Fortunately, this one’s been cracked as an old wive’s tale. There are several factors that affect the way our locks react to washing after a while- but none of them involve your hair care regimen.
“A shampoo does not stop working because your hair gets used to it,” says Dove stylist Cynthia Alvarez. She explains, “If your shampoo stops giving you the results you want, the condition and needs of your hair have most likely changed, or the season may have changed—it’s more humid, the sun is stronger, or the air is drier. Your state of health or hormone levels may also be different from a recent illness or your monthly cycle.”
Alvarez also revealed that changes to our hair may also be a result of water pressure, your shower head, or the amount of minerals and chlorine in the water.
Andre Gunn of Honey Artists explains, “It really is just a combination of factors… generally, the conditions under which we are shampooing,” he says. “Are you at home with your filtered shower head? Or are you on the road where there are high amounts of minerals and chlorine in the water? Is the weather cold and damp out? Hot and dry outside? These factors all affect our skin and hair alike. A balanced (hair) diet of filtered shower water and breaks between washing will give optimal results.”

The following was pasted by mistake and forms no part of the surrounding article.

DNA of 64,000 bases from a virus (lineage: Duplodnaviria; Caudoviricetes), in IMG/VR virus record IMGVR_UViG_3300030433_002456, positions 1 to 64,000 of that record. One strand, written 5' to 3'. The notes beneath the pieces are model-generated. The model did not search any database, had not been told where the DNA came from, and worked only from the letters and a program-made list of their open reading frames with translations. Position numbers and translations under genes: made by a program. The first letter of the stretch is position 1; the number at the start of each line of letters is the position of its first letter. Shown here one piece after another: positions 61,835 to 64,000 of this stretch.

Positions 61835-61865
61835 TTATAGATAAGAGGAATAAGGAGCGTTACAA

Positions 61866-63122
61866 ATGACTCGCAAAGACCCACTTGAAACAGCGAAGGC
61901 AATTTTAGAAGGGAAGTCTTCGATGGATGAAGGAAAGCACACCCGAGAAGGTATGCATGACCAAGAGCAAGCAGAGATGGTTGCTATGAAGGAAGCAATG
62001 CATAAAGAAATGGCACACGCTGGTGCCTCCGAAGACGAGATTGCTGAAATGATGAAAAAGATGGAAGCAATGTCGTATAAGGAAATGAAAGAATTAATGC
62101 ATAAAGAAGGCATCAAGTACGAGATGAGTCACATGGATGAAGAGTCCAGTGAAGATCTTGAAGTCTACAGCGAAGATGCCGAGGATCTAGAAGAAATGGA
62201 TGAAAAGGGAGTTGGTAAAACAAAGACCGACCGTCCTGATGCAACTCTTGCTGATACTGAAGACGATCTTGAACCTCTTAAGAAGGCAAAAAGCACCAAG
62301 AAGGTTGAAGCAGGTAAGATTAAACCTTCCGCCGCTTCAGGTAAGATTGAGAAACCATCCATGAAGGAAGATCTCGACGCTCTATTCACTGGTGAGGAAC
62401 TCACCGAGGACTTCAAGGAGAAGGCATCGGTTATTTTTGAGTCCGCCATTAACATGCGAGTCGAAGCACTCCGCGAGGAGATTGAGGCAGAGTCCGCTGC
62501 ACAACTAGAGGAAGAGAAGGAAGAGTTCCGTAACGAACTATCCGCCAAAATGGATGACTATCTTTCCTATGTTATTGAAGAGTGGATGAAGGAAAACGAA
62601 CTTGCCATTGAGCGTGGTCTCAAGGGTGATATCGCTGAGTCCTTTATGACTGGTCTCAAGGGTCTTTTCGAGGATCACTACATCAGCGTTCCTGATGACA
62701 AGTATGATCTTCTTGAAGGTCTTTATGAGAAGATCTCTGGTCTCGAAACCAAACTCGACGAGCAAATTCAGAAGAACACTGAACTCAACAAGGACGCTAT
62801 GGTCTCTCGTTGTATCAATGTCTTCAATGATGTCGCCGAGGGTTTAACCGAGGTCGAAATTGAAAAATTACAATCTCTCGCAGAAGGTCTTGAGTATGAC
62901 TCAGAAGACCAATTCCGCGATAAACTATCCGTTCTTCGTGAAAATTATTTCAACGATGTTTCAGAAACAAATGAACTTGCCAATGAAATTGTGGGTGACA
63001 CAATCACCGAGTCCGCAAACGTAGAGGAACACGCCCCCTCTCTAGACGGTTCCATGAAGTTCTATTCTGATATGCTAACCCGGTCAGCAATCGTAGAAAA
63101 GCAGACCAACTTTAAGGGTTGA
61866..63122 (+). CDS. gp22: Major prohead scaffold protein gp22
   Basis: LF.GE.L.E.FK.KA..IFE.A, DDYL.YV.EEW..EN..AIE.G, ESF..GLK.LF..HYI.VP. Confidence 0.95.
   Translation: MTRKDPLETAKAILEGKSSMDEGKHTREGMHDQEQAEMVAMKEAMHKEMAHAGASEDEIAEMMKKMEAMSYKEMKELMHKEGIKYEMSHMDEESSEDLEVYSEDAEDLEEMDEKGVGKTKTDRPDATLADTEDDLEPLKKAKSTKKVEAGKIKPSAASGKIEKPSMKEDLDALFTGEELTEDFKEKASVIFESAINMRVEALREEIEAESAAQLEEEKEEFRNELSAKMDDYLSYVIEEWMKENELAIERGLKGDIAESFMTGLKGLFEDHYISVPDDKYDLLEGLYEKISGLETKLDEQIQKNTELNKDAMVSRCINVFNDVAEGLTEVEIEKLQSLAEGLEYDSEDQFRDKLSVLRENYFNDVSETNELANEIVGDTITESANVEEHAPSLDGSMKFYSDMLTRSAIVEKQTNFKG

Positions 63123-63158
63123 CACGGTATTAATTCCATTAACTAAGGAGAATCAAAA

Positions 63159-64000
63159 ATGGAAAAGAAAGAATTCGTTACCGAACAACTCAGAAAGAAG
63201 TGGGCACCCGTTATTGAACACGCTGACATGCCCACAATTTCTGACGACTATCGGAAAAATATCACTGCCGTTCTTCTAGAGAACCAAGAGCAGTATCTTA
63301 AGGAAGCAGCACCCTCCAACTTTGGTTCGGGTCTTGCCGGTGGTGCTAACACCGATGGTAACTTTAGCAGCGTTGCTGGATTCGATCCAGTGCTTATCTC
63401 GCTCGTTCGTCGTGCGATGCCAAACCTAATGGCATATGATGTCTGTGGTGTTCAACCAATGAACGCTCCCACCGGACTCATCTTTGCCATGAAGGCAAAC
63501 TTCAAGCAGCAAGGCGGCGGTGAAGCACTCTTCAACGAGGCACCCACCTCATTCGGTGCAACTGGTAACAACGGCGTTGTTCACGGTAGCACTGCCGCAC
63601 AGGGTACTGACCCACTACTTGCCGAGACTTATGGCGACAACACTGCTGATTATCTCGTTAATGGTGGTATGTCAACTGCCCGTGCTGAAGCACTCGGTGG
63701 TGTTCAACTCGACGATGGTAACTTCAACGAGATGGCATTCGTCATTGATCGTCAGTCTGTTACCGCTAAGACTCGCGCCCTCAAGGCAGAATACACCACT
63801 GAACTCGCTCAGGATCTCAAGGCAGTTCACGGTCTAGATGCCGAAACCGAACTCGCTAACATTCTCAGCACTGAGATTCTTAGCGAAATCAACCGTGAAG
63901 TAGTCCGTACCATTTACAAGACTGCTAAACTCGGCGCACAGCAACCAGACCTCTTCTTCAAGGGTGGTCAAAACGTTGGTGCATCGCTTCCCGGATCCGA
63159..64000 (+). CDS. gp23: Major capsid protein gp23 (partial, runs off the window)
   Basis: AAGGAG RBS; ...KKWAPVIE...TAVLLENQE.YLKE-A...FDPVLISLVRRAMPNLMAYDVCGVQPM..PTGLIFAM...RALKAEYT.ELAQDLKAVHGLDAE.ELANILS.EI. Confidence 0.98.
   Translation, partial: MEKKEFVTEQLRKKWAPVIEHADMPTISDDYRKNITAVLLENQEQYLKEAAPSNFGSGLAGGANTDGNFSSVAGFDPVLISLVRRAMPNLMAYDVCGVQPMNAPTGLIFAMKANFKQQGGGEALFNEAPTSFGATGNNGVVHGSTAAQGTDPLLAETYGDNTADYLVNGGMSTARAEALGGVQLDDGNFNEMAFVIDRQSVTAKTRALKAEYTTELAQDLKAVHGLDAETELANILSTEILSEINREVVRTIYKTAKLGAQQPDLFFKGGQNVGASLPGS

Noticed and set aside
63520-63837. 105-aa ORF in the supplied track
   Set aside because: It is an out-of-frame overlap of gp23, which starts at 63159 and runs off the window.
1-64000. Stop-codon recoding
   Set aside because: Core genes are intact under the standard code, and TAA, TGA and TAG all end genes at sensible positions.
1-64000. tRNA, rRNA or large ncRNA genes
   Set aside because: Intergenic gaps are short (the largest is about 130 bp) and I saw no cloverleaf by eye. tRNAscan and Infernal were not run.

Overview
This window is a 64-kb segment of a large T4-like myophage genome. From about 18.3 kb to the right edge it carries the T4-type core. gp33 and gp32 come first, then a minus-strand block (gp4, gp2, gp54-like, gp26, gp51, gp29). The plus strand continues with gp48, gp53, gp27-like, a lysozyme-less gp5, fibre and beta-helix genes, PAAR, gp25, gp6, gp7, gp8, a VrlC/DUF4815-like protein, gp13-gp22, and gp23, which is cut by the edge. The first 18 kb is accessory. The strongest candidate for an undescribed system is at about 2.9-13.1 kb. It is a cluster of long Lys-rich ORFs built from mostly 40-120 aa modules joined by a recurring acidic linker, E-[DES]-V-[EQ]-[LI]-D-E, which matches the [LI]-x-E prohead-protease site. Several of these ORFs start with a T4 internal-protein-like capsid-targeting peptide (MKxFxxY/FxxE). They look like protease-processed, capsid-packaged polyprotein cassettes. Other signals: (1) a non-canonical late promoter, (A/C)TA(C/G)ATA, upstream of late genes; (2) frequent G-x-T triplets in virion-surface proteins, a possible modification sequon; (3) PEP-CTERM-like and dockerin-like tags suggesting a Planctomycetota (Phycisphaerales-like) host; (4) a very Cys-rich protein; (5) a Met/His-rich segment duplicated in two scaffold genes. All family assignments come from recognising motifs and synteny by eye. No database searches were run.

The level of mineral deposits coming out of your shower head plays a significant role in damaged hair. If you live in an area with high levels of mineral deposit, it’s likely causing all of it to be chilling in your mane, making your locks super thirsty and extra prone to damage. Water with high levels of mineral deposits- often referred to as “hard water”- also keeps hair from being able to absorb moisture.
Since it’s not likely that you’re ready to start packing boxes and move to a soft water area, there are two ways you can combat hard water. First and foremost, invest in a water filter. It’s not exactly inexpensive, but your hair will thank you in the long run.
In the meantime, don’t stress. This is one beauty myth we can chalk mostly up to marketing.